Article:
Challenge and Opportunity - The impact of the RDR on the UK's market for financial advice
This paper, a collaboration between BNY Mellon and Cass Business School, reflects on the impact of the RDR on the adviser market in the UK
After a development period of six years, the implementation of the Retail Distribution Review (RDR) was completed on 31 December 2012. The RDR has brought in a new advisory landscape. The implementation of RDR will usher in several important changes to the financial advice landscape.
Although RDR only came into effect from January 1st 2013, this paper (a collaboration between BNY Mellon and Cass Business School) reflects on the impact of the RDR on the adviser market in the UK based on in depth interviews with senior industry figures, augmented by an online survey of financial advisers. This paper is one of the first to examine the consequences of this regulation on the adviser community.
In order to examine the impact of the RDR on the financial adviser community, we conducted a series of in-depth, face-to-face interviews with senior industry figures. These interviews predated the important FCA announcement in April 2013 of the banning of pre-RDR trail commission from 2016 along with the platform policy statement. The information gleaned in these interviews helped us identify key RDR-related issues and concerns - from the perspective of industry experts - enabling us to design an on-line survey of financial advisers.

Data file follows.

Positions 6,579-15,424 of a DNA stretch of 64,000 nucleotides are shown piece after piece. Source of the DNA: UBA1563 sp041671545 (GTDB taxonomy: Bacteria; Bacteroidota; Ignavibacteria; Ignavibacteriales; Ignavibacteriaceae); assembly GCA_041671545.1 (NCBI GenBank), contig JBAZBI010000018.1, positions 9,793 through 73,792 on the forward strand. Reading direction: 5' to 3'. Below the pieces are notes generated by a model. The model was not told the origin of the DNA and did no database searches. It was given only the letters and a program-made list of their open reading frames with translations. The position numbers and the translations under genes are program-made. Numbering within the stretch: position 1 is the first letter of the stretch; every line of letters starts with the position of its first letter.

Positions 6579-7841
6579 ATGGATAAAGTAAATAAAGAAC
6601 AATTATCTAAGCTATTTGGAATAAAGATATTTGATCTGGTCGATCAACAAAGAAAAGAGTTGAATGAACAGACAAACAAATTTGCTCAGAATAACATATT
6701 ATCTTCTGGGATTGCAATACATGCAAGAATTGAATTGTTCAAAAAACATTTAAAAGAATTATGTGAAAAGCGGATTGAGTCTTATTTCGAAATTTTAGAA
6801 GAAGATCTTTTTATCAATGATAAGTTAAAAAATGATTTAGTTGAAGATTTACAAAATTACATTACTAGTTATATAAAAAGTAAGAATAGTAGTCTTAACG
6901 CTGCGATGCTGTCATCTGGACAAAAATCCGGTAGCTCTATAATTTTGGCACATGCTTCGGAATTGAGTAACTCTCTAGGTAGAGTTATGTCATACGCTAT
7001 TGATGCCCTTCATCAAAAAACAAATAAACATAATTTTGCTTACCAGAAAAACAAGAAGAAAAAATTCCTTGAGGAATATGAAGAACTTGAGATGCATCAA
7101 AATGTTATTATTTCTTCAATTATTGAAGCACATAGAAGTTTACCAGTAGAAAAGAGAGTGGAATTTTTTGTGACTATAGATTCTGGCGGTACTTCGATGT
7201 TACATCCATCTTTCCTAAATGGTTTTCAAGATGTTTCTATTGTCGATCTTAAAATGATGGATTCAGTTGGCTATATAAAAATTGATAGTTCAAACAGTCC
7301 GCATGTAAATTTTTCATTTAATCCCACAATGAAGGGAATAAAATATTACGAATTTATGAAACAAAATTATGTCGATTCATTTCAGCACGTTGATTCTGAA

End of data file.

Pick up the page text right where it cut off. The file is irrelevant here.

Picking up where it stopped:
The results of the survey presented in this paper are based upon the responses that we had received by March 15th 2013. Throughout the paper we draw on both the in-depth interviews and the survey to identify issues around three key themes. These relate to the impact that RDR has had, or is likely to have on:
- the market for financial advice;
- adviser business models; and
- the valuation of adviser businesses.
From recent Cass Business School research we already know that many individuals will not be willing to pay fees for it in the future. A question which is typically not asked is: would such changes have been occurring anyway through the natural evolution of competitive forces?
In Section 1 of this report we focus on the advisers' views of the impact of these changes on their market. If there is likely to have been a fundamental change in the market for financial advice, it would seem equally likely that the business models of advisers will have changed, or will need to changed in the future to accommodate the change in the market for advice. A business model that may have been fit for purpose in the pre-RDR world, may not be so in an RDR world.
We address questions and issues surrounding adviser' business models in Section 2 of the report. There are a number of reasons why some adviser firms may not be willing to continue in the RDR world; equally there may be other adviser firms that see this as an ideal opportunity to expand their businesses. As such, there may be some advisory businesses looking for a buyer for their business on the one hand and others looking to buy these businesses. In Section 3 of this report we take a look at the possible impact of RDR on the values of adviser businesses.
One of the key findings is that the advisory market is likely to become bifurcated. First, there will be face to face, bespoke advice for each individual client and secondly, there will be restricted advice, selling a limited selection of products both to those who require personal advice and a growing market with a light-touch engagement with the client. Interviewees suggest that larger IFAs may gravitate to the latter model.